Original URL: http://www.theregister.co.uk/1999/11/11/expedia_ipo_suggests_theres_gold/

Expedia IPO suggests there's gold in an MS break-up

Go figure - if you can sell one bit for this much, how long can you keep the stockholders from wanting more?

By Graham Lea

Posted in Business, 11th November 1999 19:50 GMT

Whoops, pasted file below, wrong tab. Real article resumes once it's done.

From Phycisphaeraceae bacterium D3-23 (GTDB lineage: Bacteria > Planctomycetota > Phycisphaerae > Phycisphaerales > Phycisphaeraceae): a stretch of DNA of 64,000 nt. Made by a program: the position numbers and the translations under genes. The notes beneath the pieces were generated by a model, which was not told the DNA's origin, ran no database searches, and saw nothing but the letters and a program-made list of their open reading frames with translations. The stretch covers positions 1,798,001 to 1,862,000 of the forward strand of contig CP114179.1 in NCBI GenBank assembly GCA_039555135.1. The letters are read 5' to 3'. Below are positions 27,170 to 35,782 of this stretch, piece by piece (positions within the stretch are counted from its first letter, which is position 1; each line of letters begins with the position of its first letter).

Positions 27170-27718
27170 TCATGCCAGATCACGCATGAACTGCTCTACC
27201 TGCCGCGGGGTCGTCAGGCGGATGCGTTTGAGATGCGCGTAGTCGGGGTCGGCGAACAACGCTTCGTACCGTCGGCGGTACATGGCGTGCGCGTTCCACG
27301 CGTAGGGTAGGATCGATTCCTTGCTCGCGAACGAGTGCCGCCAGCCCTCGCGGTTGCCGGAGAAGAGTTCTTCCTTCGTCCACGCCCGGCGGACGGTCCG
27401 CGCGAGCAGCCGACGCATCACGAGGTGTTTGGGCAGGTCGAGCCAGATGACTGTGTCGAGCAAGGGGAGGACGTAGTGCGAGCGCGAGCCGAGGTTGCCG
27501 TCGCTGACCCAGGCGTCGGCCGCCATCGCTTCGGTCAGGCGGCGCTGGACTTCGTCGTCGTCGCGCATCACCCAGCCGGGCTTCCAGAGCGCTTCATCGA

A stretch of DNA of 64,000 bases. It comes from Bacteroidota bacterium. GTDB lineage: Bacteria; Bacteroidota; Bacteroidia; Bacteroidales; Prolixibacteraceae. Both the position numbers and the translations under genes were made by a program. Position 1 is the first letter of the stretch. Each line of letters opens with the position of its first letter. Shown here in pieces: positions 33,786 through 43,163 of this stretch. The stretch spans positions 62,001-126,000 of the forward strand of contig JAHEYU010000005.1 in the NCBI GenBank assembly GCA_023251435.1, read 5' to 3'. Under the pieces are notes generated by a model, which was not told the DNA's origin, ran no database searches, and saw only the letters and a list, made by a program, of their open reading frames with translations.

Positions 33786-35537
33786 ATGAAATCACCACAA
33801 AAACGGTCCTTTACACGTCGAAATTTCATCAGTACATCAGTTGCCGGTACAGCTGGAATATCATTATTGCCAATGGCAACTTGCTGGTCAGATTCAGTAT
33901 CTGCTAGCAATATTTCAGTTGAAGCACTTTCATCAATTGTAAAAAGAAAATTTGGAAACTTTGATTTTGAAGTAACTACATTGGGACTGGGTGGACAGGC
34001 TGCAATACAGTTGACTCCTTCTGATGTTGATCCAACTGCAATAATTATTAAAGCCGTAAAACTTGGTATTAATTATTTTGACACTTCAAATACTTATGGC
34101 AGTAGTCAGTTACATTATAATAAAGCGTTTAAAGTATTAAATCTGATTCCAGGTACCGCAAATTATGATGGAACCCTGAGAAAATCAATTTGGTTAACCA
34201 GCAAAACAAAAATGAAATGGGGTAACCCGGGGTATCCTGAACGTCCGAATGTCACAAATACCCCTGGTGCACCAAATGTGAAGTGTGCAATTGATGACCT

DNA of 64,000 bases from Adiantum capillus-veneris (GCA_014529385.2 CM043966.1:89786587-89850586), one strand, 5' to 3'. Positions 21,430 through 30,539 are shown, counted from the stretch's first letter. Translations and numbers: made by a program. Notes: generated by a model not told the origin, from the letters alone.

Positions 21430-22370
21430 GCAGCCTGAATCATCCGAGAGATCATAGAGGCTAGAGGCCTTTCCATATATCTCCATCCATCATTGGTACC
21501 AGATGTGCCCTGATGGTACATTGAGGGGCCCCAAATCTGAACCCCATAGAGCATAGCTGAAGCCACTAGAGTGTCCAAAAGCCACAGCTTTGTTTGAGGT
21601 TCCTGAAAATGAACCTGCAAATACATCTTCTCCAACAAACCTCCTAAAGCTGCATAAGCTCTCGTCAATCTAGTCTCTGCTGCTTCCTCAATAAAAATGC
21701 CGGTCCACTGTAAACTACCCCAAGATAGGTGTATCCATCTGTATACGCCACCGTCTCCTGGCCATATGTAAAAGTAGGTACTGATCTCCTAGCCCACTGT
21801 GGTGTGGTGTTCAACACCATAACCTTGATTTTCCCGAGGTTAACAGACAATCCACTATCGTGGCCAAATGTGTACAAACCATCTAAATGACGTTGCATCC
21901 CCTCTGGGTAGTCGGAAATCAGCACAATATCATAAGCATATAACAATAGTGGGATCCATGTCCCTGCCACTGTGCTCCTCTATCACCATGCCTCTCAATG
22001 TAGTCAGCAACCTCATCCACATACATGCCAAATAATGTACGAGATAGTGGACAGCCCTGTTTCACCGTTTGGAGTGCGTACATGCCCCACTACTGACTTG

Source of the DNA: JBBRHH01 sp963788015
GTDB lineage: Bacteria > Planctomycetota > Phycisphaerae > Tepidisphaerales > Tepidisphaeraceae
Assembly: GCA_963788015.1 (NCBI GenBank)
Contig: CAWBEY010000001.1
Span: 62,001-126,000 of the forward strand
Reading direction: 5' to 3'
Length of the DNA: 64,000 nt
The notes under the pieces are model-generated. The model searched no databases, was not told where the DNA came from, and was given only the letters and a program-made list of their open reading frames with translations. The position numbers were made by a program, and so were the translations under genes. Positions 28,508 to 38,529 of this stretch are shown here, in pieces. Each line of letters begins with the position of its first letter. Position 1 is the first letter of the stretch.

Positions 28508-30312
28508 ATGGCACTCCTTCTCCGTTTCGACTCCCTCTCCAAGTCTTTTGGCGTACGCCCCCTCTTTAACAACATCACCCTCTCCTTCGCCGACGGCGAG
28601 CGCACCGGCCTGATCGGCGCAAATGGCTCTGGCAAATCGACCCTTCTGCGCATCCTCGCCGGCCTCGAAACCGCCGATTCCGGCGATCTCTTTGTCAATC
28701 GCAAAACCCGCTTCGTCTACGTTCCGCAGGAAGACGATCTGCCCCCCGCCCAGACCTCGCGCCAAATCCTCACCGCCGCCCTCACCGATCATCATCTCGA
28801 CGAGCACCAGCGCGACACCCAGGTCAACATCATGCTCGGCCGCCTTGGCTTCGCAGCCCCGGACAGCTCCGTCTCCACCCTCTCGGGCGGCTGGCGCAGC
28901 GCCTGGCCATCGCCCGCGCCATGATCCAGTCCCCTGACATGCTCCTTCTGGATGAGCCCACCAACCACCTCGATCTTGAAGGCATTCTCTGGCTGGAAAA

Microsoft's Expedia IPO closed at $53 yesterday, up from the $14 offer price which had been hiked from the original $10 to $12. It marks a rally in IPOs and shows underlying strength in the travel sector in particular. At the close, the gain was 277 per cent, but at one point, it reached 471 per cent. Microsoft sold just 15 per cent and made $72.8 million for Expedia. Expedia had a market value of $535 million when trading started yesterday, $1,482 million at the end of the day. Expedia has a cumulated loss of $92 million, with revenue in the last quarter being $15 million. There is already serious competition in the travel market leader, with Sabre Holdings/Travelocity (up 7.5 per cent yesterday, on the news) that is about to acquire Preview Travel, which itself rose 17 per cent yesterday. Travelocity is spending $100 million on its website. Sabre is a member of the ProComp anti-Microsoft lobby and has expressed concern about the association between IE and Expedia. There was no mention in the revised prospectus of the legal problems that Microsoft faces, but in view of the publicity, it is unlikely that any private action against Microsoft would be successful for not disclosing this. The success of the offer gives some pointers as to market enthusiasm for how pieces of Microsoft might be regarded, although the sheer scale of any Microsoft breakup would make such a premium most unlikely. Nevertheless, Microsoft investors would probably do very well on break-up, especially if Microsoft itself decided to do this without any compulsion from the courts. It would be a bold step, but it could avoid ignominy. The message from this IPO for Microsoft shareholders must be that there is more value in break-up than in Microsoft itself, especially in view of the drifting share price over recent months. Expedia CEO Richard Barton was allowed to convert his unvested Microsoft shares to Expedia shares, giving him a gain on the day of $40 million. Lucky for some. ®